5. Design thinking

As for the design thinking methodology, it relates more to products and services that are offered by an organization and it is not strictly speaking a business model methodology. It refers to the cognitive, strategic and practical 5-step process by which design concepts for new products and services are developed by designers and/or design teams. Many of the key concepts of design thinking are identified through studies, across different design domains, design cognition and design activity either in laboratories or in natural contexts.

Design Thinking has several advantages. It provides to it users the opportunity to view a problem from different perspectives. Design thinking also encourages innovative thinking and creative problem solving. It also ensures that the outcome meets the organization’s objectives and the client’s requirements.

6. Customer journey maps

Examining customer journey maps is becoming the norm within many organizations. A customer journey map is a visual representation of every experience your customers may have with you. It helps to tell the story of a customer's experience with your products, services and brand from their original engagement and into possibly a long-term relationship. Customer journey map can easily be associated to value stream and its value stages. The article entitled “Architecting and delivering optimal customer journeys” describes in detail how enterprise architects can plan to optimize customer journey maps.

The benefits of using customer journey maps are numerous. They bridge the communication gap between sales, marketing, and operations. They provide a better understanding of the customers by building a higher emotional connection with them. Finally, customer journey maps also enable the identification of holes, where initiatives need to be planned to fill them with effective touch points. Journey maps do not need to be limited to customers. They can also apply to partners, vendors, regulators, internal stakeholders, etc.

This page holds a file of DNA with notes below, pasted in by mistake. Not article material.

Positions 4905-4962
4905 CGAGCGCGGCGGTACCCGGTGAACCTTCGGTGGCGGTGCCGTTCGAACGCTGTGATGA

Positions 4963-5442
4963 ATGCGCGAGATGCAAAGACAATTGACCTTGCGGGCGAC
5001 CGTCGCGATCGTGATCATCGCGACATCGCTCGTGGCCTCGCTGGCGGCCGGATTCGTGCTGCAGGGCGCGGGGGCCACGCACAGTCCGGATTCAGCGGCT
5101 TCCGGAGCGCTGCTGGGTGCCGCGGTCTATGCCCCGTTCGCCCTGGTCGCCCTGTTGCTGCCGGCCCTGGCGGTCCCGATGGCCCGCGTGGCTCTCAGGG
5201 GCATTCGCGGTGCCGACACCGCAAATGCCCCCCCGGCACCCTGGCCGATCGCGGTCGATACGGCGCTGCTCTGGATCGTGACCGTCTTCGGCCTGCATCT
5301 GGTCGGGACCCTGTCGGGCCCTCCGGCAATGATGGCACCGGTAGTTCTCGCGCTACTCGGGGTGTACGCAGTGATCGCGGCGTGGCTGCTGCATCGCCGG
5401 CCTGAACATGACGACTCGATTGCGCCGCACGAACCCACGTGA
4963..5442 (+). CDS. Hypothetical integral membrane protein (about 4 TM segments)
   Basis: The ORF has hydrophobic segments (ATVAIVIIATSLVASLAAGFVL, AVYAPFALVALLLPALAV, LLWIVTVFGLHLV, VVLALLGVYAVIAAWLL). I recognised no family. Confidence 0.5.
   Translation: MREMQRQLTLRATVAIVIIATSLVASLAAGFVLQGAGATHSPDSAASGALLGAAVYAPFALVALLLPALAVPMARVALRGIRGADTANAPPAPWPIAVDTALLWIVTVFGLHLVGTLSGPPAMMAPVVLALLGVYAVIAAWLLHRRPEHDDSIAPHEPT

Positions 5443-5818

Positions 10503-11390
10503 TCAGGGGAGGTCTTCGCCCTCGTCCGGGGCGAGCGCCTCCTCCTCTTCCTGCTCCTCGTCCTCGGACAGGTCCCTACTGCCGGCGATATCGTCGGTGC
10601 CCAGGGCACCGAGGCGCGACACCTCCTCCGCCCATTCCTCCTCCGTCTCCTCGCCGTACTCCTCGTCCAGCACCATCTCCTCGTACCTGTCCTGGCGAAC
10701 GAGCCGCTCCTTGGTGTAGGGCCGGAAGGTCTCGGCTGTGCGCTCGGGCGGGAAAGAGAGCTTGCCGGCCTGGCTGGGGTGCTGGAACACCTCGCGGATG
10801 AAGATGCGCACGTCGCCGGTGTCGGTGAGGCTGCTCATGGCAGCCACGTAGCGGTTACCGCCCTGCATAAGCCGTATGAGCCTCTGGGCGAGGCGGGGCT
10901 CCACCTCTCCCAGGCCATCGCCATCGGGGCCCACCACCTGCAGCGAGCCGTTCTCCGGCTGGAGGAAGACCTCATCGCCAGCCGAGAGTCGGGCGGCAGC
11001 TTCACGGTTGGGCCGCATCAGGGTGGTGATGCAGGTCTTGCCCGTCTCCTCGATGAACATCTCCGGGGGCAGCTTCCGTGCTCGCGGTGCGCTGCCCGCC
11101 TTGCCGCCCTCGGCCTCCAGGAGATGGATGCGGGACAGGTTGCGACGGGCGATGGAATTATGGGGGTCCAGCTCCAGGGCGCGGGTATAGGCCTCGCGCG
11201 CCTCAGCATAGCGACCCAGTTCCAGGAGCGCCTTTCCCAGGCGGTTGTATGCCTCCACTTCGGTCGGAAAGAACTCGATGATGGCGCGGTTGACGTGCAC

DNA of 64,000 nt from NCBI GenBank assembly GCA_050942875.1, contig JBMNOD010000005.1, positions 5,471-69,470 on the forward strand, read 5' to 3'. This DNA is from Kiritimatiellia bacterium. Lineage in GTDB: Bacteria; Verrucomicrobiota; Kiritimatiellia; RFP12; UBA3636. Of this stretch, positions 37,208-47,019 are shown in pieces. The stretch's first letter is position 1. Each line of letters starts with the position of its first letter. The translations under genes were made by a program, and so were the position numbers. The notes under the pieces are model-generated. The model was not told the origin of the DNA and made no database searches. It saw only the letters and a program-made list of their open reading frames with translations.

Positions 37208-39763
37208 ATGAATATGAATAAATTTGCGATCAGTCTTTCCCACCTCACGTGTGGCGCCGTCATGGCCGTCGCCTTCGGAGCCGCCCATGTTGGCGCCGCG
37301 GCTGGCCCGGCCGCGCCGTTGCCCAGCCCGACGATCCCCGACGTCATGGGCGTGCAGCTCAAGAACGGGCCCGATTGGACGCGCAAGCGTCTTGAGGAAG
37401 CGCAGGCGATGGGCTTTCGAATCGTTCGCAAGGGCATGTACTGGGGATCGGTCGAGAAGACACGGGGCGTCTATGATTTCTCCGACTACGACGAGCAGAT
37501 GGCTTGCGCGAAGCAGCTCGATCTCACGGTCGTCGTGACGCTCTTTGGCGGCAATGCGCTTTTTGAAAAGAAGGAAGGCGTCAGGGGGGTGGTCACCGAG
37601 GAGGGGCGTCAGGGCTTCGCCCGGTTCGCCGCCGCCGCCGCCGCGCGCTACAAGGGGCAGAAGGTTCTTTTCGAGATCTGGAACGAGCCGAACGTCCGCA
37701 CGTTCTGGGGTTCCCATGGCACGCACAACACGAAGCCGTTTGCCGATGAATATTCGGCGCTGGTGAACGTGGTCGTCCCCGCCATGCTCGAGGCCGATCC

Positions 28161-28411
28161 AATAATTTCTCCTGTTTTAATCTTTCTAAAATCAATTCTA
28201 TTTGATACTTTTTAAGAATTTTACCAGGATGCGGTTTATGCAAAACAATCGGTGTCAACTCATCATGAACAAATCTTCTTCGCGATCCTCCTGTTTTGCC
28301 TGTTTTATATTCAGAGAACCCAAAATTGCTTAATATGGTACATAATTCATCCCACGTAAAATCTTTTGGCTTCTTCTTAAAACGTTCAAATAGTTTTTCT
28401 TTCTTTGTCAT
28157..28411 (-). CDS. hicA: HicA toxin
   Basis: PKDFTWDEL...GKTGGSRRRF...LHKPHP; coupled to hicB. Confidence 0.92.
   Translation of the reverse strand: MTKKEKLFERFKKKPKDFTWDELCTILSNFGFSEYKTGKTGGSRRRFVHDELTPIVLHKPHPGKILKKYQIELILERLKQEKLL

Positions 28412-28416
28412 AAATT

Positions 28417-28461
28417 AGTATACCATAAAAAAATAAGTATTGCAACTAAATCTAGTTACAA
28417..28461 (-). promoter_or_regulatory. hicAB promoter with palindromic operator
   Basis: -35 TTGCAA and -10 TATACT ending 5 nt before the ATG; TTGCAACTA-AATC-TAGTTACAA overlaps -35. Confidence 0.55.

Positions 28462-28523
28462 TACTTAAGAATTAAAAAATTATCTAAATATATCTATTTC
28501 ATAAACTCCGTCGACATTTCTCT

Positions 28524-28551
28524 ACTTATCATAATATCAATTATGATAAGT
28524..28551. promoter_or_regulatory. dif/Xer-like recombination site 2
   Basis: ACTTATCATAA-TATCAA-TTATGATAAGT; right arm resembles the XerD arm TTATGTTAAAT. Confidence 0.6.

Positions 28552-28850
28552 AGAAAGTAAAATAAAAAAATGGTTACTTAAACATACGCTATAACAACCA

7. SWOT Analysis

SWOT analysis can be used everywhere by enterprise architects for business units, products, services, initiatives and projects. It was invented in the 1960s by Albert Humphrey. SWOT analysis is a strategic planning technique used to help an organization identify strengths, weaknesses, opportunities, and threats related to business competition or project planning.

Different business design methodologies can enhance the work of an enterprise architecture team. Enterprise architects should use whatever business or product model methodologies are in use in their organization to model their architecture artifacts. If there isn’t one, they can easily turn to the business motivation model and extract strategies and tactics from their business managers.

Copyright © 2019 IDG Communications, Inc.

Discover what your peers are reading. Sign up for our FREE email newsletters today!